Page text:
U.S. Announces Changes to Landmine Policy
By Jim Garamone
American Forces Press Service
WASHINGTON, June 27, 2014 The United States will not produce or otherwise acquire any anti-personnel landmines in the future, American officials announced in Maputo, Mozambique, today.
Close-up of a bounding anti-personnel mine exposed by the shifting sands of an unspecified desert. United Nations courtesy photo
(Click photo for screen-resolution image);high-resolution image available.
The declaration -- delivered at the end of the Third Review Conference of the Ottawa Convention -- reinforces America’s commitment to the aims of the treaty.
The convention prohibits the use, stockpiling, production and transfer of anti-personnel landmines. American officials in Maputo said the United States would like to accede to the Ottawa Convention. The United States is researching how to “mitigate” the risks associated with the loss of anti-personnel landmines.
“Other aspects of our land mine policy remain under consideration and we will share outcomes from that process as we are in a position to do so,” National Security Council spokeswoman Caitlan Hayden said in a written statement released today by the White House.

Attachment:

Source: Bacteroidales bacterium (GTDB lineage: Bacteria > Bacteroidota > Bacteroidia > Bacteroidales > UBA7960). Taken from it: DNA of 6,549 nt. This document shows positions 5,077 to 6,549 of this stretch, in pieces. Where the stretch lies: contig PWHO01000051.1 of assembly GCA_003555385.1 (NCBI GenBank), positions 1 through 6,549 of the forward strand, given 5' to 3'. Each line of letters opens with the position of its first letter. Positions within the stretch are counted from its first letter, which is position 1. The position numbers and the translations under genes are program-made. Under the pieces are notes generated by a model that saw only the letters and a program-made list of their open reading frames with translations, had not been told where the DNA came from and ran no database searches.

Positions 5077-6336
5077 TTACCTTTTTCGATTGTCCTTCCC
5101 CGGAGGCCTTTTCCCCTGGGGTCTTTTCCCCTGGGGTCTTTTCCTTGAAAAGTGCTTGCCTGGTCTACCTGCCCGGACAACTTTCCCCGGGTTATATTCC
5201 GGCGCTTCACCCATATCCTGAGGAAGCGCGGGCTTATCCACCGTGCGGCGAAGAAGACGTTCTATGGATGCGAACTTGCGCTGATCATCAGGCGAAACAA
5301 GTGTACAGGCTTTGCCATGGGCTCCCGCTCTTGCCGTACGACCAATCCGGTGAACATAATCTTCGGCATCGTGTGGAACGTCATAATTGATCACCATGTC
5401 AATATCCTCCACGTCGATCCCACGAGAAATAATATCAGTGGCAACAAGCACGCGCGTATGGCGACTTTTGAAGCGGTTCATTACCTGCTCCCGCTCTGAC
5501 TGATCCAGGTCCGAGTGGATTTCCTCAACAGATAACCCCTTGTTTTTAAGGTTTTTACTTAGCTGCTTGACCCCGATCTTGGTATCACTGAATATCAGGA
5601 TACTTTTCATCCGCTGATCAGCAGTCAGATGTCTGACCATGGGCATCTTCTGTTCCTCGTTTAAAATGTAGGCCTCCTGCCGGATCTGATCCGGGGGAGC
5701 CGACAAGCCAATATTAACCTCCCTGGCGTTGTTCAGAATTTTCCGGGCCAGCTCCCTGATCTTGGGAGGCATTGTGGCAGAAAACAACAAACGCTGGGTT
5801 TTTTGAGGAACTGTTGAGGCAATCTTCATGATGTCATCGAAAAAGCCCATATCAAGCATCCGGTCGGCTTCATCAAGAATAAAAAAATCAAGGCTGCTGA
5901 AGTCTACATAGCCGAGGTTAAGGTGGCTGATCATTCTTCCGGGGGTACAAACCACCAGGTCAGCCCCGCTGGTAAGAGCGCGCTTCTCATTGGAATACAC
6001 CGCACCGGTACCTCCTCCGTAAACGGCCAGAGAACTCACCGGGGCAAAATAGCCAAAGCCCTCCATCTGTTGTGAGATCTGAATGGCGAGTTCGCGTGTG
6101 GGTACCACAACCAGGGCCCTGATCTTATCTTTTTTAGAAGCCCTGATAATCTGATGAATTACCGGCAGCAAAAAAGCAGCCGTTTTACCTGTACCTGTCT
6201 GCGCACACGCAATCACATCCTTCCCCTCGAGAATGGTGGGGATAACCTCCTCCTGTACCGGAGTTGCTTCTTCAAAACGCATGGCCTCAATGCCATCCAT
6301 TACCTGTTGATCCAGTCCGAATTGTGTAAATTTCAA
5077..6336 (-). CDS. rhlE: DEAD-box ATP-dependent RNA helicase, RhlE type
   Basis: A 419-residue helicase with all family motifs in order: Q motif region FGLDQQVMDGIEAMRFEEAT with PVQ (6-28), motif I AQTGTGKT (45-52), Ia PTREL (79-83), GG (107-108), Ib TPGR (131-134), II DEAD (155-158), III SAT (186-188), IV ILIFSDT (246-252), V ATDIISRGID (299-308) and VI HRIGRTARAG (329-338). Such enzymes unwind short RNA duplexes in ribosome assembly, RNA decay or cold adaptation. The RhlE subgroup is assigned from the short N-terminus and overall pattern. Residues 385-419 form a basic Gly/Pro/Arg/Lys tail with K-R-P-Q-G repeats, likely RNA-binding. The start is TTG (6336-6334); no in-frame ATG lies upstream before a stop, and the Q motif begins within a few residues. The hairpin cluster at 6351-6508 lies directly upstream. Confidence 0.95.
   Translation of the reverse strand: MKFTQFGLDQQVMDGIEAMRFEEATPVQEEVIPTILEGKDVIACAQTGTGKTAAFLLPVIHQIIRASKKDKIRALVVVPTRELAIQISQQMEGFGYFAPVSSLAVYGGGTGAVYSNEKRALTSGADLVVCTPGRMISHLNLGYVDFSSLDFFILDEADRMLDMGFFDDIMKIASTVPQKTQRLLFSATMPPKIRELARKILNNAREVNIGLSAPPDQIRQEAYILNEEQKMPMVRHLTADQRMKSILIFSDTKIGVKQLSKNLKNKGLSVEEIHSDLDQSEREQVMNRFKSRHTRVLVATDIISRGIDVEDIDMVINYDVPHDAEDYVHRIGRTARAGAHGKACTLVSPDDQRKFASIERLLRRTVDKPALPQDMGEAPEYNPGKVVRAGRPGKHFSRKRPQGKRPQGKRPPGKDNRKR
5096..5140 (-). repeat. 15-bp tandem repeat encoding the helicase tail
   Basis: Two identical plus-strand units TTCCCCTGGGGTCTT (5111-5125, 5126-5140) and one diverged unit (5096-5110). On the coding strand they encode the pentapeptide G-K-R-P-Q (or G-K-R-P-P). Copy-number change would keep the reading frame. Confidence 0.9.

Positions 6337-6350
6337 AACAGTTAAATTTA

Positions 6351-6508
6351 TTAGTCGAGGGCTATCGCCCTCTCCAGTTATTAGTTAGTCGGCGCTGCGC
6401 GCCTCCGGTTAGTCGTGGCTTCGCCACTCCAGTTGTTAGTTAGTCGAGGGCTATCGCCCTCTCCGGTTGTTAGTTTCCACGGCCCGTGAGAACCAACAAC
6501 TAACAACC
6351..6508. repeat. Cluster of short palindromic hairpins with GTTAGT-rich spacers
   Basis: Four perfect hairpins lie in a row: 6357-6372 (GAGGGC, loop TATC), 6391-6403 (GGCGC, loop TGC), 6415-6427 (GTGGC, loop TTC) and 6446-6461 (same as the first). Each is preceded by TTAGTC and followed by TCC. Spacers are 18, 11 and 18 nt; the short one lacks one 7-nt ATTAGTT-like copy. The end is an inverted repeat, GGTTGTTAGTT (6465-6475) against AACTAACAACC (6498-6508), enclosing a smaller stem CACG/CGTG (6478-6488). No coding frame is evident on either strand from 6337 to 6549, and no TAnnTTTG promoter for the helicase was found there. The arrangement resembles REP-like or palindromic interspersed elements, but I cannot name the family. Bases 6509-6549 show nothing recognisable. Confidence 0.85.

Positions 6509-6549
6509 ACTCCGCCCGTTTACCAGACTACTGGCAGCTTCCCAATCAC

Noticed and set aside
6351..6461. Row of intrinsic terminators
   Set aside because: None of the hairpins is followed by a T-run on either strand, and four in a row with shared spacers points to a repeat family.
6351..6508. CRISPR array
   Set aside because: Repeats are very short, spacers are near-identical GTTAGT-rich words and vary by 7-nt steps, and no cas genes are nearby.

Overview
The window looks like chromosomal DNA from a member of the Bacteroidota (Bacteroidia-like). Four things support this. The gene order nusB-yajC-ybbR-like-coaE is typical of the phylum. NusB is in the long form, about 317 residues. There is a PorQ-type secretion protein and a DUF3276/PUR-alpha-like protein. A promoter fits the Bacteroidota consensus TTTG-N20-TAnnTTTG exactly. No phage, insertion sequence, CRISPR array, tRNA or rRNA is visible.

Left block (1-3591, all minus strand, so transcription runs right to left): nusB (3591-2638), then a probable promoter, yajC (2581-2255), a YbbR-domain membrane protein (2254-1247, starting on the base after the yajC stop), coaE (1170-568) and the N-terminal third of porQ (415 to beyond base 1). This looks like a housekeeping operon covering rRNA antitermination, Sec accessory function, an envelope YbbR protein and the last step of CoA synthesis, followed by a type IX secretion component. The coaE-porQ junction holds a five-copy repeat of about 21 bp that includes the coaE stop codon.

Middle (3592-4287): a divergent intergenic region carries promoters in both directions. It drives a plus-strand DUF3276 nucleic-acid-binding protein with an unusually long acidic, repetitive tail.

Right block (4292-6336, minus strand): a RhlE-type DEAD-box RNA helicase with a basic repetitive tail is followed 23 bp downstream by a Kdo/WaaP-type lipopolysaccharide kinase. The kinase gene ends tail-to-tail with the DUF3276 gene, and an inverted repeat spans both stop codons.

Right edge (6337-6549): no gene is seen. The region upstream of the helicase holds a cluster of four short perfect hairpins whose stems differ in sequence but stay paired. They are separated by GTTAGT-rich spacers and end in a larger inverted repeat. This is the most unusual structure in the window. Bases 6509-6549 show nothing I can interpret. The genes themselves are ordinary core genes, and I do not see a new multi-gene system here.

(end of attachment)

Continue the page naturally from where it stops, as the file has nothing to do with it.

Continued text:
Army Gen. Martin E. Dempsey, the chairman of the Joint Chiefs of Staff, “believes this decision on anti-personnel landmines, given our current stockpiles, protects current capabilities while we work towards a reliable and effective substitute. As he has said, landmines, used responsibly, are a valuable tool in the arsenal of the United States that can save U.S. and allied lives," according to a statement issued by the chairman’s spokesman, Air Force Col. Edward W. Thomas Jr.
The United States has worked with countries around the world to eliminate the threat posed by landmines. Landmines left over from World War II have injured or killed people in North Africa. Mines in Cambodia, Vietnam and Laos still hurt citizens of those countries. Recent heavy flooding in Bosnia-Herzegovina in the Balkans has uncovered dangerous landmines left over from the 1992-95 war that was fought there. Afghanistan was once one of the most heavily mined countries in the world.
The United States has provided more than $2.3 billion in aid since 1993 in more than 90 countries for conventional weapons destruction programs.
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